Today was our third day back at school. We went to Lamu, an island on the coast for the whole of last week. Upon arriving last Sunday, we were speechless. The architecture and general feeling of the town is something you would imagine straight out of the bible. We met up with our friend from the farm who we were staying with, Stephen. He introduced us to “The Captain” who would be our captain for the week (we later found that every captain on island refers to himself as “the captain”). We settled into Stephens incredible home and fell fast asleep after a long travel day…until around 4am when the mosque loudspeakers came on. Monday, we toured the town and learned about the different wooden door carvings on each house and what they told us about the family living inside. 95% of the town is Muslim with the other 5% being Christian. We saw the oldest mosques in the town and were greeted with plenty of “jambo”‘s. It was very culturally eye-opening to pass so many muslims on the streets. In the afternoon, we sailed to Manda island to visit some ruins. Tuesday was our beach day. We boated across the water to a beach called Diamond Cove. It belongs to the most expensive hotel in Lamu and was very picturesque. The sand was pure and white, the water unpolluted and warm, and the sun strong as ever. To add to the already ideal conditions, there were dogs on the beach who belonged to the hotel. For the evening, we stopped at a floating bar on the way back to watch the sunset and had dinner at the house.
We had to wake up at 3am on Wednesday for our 4am departure to Kiwanu, a 7 hour long boat ride. It felt more like 9 or 10 because we were soaking wet from the open sea waves crashing over the boat every few seconds. Anyways, we did make it. First we stopped at a beautiful beach around 5 minutes away from Kiwanu for lunch.
After lunch, we sailed to Kiwanu for the evening. The girls went and got henna while the boys went fishing for about two hours before the sun set. In the evening, we set off to the island police station where you’re required to announce your presence on the island in the case of any emergency. This was probably my first real experience with corruption. The officer was upset with our captain for not bringing us to him earlier and decided that both the captain and Stephen would be put in jail. After the captain started crying and roughly two hours of reasoning with the officer, he decided he would let it slide for a 1,000bob bribe ($10). The captain payed and we ended our night with a bonfire on the beach with spaghetti and octopus for dinner. Again, we left the island at 4am to get the most out of our day back on Lamu. We went to town for lunch and another trip to the floating bar in the evening.Friday was our last full day so we spent time exploring town and went to the island museum.We also each had a turn riding donkeys which was very strange and uncomfortable. Until 6 months ago when motorbikes made their way to the island, donkeys were the only mode of transport. The streets throughout town are very narrow so you often have to lay flat against a wall or alley to let the donkeys by. Just walking around town, you can hear people calling out to you asking if you need a donkey taxi. Crazy to think about.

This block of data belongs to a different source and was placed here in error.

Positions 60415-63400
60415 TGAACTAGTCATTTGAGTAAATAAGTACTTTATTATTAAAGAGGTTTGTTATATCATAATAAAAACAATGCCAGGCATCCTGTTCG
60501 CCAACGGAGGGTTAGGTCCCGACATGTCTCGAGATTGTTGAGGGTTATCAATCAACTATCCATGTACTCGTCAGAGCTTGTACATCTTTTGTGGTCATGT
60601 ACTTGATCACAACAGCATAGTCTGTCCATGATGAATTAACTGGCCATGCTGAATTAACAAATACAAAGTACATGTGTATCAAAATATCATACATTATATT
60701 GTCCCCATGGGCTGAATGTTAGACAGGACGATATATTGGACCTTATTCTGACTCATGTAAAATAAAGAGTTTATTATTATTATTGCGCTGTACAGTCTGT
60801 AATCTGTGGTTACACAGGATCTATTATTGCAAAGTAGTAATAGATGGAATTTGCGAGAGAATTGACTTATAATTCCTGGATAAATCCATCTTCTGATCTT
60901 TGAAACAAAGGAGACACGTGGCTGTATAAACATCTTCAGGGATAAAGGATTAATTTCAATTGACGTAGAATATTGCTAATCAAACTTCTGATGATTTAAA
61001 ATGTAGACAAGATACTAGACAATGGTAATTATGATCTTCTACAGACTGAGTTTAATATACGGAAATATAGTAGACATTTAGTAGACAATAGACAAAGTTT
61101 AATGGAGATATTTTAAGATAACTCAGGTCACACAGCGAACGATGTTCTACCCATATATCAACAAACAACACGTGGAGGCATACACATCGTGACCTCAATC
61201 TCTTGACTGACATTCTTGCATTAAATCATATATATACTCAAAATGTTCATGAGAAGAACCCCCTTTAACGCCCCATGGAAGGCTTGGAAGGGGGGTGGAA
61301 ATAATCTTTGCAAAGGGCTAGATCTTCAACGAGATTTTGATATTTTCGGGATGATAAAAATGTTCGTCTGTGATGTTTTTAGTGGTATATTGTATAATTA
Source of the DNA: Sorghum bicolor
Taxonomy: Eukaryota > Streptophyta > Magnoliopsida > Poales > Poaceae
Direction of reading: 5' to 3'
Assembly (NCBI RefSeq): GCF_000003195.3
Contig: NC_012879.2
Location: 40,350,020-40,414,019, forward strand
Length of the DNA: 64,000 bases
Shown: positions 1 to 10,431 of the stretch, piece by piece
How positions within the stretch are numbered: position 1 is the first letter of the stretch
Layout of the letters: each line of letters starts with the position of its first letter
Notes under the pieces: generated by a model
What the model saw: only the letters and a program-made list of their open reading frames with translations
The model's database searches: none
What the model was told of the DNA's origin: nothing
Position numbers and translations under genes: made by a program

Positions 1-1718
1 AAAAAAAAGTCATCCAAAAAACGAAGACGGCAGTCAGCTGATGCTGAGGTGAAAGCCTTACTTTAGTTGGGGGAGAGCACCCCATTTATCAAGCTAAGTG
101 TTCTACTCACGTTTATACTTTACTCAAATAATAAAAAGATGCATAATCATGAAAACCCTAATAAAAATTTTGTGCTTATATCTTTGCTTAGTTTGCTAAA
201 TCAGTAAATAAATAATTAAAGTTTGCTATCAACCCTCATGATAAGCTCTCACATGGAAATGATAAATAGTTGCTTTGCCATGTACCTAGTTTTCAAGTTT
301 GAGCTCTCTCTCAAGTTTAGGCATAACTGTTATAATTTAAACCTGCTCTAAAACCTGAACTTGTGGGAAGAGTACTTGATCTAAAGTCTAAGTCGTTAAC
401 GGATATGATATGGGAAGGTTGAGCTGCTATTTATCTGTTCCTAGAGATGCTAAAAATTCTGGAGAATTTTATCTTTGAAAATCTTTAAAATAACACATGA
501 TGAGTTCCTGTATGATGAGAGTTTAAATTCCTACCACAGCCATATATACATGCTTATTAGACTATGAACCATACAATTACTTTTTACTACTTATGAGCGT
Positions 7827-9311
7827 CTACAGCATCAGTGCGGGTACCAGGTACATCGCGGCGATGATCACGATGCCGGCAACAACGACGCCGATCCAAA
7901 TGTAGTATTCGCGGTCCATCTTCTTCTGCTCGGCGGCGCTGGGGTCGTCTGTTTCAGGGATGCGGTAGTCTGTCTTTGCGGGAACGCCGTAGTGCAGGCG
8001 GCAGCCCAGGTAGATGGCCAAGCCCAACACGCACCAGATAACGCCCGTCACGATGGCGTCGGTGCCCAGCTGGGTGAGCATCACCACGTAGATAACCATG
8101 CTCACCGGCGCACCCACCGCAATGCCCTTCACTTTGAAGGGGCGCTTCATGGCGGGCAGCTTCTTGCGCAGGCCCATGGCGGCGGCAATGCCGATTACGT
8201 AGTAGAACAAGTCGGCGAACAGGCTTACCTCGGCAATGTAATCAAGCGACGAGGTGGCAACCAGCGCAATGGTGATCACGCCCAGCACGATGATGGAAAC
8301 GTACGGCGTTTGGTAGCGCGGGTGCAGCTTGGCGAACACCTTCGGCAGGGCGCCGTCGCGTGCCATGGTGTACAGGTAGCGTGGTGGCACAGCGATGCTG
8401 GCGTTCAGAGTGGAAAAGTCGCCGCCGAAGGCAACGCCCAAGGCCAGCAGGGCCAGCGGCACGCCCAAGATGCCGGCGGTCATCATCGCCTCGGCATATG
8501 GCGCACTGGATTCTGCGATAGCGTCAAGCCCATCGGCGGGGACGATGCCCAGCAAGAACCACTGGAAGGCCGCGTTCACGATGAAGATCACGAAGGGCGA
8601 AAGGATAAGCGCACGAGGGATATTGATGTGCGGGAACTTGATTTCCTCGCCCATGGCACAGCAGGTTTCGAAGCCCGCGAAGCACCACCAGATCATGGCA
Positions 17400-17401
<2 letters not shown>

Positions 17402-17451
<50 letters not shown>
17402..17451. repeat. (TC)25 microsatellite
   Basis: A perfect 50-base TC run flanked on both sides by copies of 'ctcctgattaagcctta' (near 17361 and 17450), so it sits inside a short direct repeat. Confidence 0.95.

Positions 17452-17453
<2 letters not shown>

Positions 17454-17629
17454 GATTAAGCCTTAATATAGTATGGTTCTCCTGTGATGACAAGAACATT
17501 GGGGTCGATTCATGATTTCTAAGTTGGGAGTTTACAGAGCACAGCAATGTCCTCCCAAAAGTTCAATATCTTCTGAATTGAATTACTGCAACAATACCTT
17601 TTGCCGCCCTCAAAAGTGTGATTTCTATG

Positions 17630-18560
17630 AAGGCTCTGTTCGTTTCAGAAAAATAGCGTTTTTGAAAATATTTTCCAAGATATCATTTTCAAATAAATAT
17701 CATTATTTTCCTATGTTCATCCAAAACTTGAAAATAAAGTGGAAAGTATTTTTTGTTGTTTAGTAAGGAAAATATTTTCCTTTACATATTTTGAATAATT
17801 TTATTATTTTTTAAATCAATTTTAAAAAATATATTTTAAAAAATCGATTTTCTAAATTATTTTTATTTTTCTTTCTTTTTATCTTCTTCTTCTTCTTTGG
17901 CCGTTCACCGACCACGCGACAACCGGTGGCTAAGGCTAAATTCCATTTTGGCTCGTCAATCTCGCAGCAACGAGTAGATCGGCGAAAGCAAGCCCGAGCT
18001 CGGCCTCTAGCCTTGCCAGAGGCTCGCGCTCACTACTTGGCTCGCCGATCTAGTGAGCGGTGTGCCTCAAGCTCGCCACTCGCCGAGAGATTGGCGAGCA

Saturday was a travel day and we spent the night in Nairobi. On Sunday, everyone except Rory and I headed back. Instead of going straight home, Rory and I made a stop at the Giraffe Center to feed and kiss the giraffes. Easily one of my favorite experiences since we’ve been here.